Their remarks were delivered Saturday at the two-day convention at Potawatomi Hotel and Casino.
Mark Sommerhauser covers state government and politics for the Wisconsin State Journal.
The event was partly a celebration of Democrats' sweeping electoral wins in 2018 -- and partly a look ahead to the task confronting Democrats in 2020.
The party's vice chairman, state Rep. David Bowen, of Milwaukee, and former MoveOn.org leader Ben Wikler, of Madison, are seeking the post.
It falls far short of the $1.4 billion in new funding for K-12 schools proposed by Democratic Gov. Tony Evers — and of the $639 million in new funding that Republican leaders gave schools two years ago.
“Regrettably, the President’s most recent actions and continued disrespect for the Constitution are forcing us down the road to impeachment," Pocan said.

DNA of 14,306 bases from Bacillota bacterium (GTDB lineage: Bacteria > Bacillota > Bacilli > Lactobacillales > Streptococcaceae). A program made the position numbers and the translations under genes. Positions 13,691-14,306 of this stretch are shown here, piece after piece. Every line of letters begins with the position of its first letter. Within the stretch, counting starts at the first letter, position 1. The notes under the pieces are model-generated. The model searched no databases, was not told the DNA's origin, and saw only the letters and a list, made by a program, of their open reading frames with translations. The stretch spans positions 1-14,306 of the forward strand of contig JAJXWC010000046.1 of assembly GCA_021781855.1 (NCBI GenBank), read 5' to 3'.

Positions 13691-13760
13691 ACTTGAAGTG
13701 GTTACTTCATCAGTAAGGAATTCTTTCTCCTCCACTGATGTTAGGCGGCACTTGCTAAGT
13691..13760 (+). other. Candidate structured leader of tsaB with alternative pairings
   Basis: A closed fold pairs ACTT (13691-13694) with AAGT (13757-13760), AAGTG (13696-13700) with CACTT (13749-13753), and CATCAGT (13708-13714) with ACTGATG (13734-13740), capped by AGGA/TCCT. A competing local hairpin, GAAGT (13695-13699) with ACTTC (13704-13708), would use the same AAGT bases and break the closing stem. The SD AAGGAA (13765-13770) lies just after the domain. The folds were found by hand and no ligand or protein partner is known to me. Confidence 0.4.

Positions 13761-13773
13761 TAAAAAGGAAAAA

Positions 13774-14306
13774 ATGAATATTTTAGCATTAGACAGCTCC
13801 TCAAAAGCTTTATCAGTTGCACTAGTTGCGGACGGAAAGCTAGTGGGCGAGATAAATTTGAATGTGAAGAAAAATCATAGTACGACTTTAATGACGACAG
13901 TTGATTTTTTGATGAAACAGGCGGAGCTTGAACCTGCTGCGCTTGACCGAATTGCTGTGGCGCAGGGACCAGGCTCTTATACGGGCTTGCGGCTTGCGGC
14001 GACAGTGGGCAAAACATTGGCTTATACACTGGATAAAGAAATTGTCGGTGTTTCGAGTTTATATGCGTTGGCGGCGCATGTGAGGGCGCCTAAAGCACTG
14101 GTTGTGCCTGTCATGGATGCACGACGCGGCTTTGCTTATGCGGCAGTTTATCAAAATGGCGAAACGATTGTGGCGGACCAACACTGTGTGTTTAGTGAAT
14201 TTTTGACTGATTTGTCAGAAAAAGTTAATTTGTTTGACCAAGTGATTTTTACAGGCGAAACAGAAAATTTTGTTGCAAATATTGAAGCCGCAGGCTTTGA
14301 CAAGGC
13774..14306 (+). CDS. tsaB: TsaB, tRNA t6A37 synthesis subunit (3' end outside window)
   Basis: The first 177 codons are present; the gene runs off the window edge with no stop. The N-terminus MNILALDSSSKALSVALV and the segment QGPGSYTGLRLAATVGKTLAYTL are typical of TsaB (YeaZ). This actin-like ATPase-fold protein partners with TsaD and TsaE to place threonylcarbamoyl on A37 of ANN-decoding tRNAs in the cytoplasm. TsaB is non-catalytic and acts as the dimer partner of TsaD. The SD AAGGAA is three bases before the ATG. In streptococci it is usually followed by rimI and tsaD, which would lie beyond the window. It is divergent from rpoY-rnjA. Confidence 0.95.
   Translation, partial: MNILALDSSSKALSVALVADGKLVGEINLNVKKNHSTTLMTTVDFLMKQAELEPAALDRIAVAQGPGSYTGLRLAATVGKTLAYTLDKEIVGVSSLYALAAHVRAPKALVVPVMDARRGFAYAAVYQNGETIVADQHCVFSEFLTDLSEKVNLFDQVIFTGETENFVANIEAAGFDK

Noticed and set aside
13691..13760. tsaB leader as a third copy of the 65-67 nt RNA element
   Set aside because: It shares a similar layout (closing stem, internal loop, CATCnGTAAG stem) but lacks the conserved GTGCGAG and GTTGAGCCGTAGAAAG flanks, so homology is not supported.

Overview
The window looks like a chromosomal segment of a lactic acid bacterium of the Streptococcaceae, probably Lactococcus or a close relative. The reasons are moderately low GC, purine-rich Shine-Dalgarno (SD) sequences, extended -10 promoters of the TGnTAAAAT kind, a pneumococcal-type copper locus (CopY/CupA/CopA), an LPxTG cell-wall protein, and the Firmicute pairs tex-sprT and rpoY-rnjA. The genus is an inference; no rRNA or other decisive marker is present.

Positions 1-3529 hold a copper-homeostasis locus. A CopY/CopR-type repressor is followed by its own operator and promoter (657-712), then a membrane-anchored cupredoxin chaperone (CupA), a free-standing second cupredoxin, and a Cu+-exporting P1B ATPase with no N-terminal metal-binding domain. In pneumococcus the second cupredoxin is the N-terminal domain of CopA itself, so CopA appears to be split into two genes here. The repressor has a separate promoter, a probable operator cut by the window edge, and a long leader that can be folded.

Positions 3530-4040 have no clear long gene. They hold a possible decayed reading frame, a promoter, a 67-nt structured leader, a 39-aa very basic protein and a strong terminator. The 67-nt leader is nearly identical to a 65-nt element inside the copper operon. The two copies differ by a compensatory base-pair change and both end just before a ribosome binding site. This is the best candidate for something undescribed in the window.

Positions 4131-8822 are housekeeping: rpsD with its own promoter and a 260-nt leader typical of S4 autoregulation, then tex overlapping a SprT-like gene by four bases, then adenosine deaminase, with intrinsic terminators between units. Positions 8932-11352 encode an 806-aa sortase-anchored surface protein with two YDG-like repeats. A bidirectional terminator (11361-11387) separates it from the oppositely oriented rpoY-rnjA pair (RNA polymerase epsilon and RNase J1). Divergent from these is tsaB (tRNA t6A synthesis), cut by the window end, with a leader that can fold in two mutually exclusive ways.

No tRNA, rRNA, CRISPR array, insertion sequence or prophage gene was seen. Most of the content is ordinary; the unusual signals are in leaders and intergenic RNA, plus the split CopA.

At a press conference Monday, Evers was asked about the comments Saturday by his spokeswoman, Melissa Baldauff.
The amount includes a $50 million boost to educate children with special needs, a 13.5% increase over current levels, but less than a tenth of Evers' proposed increase.
The increase, if approved, would amount to roughly $500 million more in state aid for school districts.
What's more, GOP lawmakers and Evers, a Democrat, haven't been discussing what to do about it.
Republicans stepped up unemployment anti-fraud enforcement as claims plummeted, but critics say it deterred legitimate applicants.